Ravens vs. Steelers takeaways: Pittsburgh stays alive in playoff race thanks to Kenny Pickett’s late heroics - Bryan DeArdo
Why the Ravens lost
Baltimore’s defense was unable to make a game-changing play during the Steelers’ last two possessions. The pass rush was a nonfactor at that point in the game, while Baltimore’s secondary struggled to contain Pickett and the Steelers’ passing attack. Throughout the night, Baltimore’s defense was also unable to slow down the Steelers’ duo of Harris and Warren, who combined to run for 187 yards on 34 carries.
On offense, the Ravens largely leaned on Andrews and J.K. Dobbins. While both players were largely effective, Baltimore’s lack of offensive diversity contributed to the Ravens scoring just three points during the game’s final 30 minutes. It also contributed to the Ravens converting on less than half of their dozen third-down situations.
Ravens Snap Counts & Grades, Week 17 vs. Steelers - Ryan Mink
After rushing for 99 yards against the Falcons last week, the “Gus Bus” took a back seat versus the Steelers. Edwards had just nine snaps to Dobbins’ 26, and Edwards ran just three times (for two yards) compared to 17 carries for 93 yards by Dobbins. The Ravens’ two-headed running back monster shrunk to one with Dobbins running well.
Safety Chuck Clark led the Ravens’ defenders with a PFF grade of 80.6. It’s the second straight week that Clark has held the top mark, as he had a 85.4 grade against Atlanta. Clark led the Ravens with 10 tackles against the Steelers and gave up just one catch for two yards in passes that came his way, per PFF. Clark broke up one deep third-down pass.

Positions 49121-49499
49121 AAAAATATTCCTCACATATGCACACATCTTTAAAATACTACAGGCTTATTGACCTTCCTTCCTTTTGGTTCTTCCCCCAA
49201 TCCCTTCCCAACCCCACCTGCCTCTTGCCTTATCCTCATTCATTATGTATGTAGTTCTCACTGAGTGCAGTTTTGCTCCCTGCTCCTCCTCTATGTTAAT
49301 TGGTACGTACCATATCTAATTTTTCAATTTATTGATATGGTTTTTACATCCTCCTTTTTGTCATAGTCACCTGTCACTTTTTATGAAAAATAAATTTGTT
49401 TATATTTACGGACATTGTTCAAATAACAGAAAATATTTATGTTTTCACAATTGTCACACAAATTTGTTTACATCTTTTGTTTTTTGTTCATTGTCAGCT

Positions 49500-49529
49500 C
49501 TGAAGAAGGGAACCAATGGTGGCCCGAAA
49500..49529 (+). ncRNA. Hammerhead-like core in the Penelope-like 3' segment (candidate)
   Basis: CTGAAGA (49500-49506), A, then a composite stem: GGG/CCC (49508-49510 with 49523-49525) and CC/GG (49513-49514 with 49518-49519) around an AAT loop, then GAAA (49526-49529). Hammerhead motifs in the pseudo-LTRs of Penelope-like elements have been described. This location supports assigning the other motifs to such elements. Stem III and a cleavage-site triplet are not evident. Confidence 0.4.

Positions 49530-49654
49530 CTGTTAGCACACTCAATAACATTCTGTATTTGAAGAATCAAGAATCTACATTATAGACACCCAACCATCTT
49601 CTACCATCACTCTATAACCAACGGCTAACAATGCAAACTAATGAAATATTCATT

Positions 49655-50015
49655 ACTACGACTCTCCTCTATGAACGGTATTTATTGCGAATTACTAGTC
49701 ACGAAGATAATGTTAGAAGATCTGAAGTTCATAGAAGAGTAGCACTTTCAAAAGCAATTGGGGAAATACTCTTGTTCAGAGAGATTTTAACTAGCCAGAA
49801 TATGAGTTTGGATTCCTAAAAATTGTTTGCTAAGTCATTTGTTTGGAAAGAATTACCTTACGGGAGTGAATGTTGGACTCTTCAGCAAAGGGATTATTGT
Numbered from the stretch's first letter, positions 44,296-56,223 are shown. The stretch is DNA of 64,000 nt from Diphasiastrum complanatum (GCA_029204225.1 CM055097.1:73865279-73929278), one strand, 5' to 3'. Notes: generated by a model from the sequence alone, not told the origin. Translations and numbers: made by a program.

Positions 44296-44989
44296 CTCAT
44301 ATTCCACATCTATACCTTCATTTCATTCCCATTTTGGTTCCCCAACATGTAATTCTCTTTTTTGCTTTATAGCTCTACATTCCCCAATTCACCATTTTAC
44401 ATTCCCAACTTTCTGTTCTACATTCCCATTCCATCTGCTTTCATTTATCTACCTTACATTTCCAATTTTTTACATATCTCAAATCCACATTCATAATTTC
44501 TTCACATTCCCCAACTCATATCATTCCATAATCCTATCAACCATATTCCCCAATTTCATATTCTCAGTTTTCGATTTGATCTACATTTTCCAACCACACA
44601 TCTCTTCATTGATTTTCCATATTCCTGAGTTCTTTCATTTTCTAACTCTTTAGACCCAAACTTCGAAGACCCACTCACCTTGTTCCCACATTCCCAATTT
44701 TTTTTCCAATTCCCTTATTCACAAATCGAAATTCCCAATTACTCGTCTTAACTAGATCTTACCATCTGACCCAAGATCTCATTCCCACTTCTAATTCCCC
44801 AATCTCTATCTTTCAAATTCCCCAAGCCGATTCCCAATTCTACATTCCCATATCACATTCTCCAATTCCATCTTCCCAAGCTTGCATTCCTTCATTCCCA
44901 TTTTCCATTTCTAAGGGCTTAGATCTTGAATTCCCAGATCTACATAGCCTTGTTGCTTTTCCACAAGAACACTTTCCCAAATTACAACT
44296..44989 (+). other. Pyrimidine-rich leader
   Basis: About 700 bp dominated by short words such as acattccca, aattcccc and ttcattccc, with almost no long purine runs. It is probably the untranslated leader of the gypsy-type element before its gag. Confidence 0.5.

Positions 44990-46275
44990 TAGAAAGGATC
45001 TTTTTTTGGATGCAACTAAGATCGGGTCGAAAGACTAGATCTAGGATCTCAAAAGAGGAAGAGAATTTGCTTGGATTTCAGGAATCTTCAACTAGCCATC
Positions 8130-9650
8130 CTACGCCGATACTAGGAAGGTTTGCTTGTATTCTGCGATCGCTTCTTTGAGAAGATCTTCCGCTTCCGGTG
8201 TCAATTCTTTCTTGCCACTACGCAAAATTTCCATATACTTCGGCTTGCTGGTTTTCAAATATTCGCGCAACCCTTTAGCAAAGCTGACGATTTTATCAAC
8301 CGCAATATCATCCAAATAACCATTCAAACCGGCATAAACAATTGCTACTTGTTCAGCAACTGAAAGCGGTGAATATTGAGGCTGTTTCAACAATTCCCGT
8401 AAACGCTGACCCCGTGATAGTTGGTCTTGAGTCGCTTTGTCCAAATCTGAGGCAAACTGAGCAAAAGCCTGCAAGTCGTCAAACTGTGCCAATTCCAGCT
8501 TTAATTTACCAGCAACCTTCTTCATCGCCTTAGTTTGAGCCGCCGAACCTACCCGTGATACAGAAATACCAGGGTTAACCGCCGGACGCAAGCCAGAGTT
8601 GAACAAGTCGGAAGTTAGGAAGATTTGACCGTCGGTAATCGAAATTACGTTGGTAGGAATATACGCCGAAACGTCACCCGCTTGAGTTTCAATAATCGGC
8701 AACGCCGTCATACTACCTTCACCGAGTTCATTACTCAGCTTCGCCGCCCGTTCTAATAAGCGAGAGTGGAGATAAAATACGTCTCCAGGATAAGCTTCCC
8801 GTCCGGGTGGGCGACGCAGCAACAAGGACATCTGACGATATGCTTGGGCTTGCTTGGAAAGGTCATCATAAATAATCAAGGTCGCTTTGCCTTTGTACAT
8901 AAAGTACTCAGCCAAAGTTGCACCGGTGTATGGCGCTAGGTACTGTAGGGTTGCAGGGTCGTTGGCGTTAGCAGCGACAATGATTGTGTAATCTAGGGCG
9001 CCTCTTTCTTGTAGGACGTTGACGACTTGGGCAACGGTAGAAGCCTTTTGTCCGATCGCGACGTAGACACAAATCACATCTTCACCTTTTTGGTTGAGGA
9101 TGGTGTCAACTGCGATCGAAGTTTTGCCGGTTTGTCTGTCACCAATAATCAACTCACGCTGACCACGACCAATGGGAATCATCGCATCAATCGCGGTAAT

Right tackle Morgan Moses left the game with a biceps injury, forcing Patrick Mekari into action for 16 snaps. Mekari posted the offense’s second-highest grade (65.6).
Making his NFL debut, rookie tight end Charlie Kolar got two offensive snaps and one on special teams.
Defensive Notes vs Steelers Week 17 2022 - Ken McKusick
Odafe had one of his best games of the season despite the collapse. He provided pressure and was one of the only defenders not named among the key run blocks.
Brent had difficulty against the run which I did not restate here, but he made some key plays in a season-high 29 snaps.
As with most other defenders he had mentions among the run plays. However, he also had 2 drive-ending PDs on plays where the pass rush allowed ATS.
NFL Week 17 Recap: Baltimore Ravens vs. Pittsburgh Steelers - Nathan Janke
Ravens rely on running backs and tight ends: The Ravens use fewer wide receivers per play than most teams, but they pushed this to a bigger extreme tonight.
Prior to Week 17, the Ravens had run 124 snaps out of 11 personnel. The league average was 622 snaps.
On the flip side, they had run 317 plays out of 22 personnel, while the league average was just 34.
Tonight they ran three plays out of 11 personnel and 27 snaps out of 22 personnel.
Demarcus Robinson was the only wide receiver to be on the field for over half of his team’s offensive snaps. He caught one pass for 9 yards.
In all, 12 of the Ravens’ 14 completions went to tight ends, the most notable resulting in Isaiah Likely‘s third touchdown of the season.
Ideally, the Ravens have a healthy Rashod Bateman next season and can upgrade at the other receiver spot to add a new dynamic to their offense.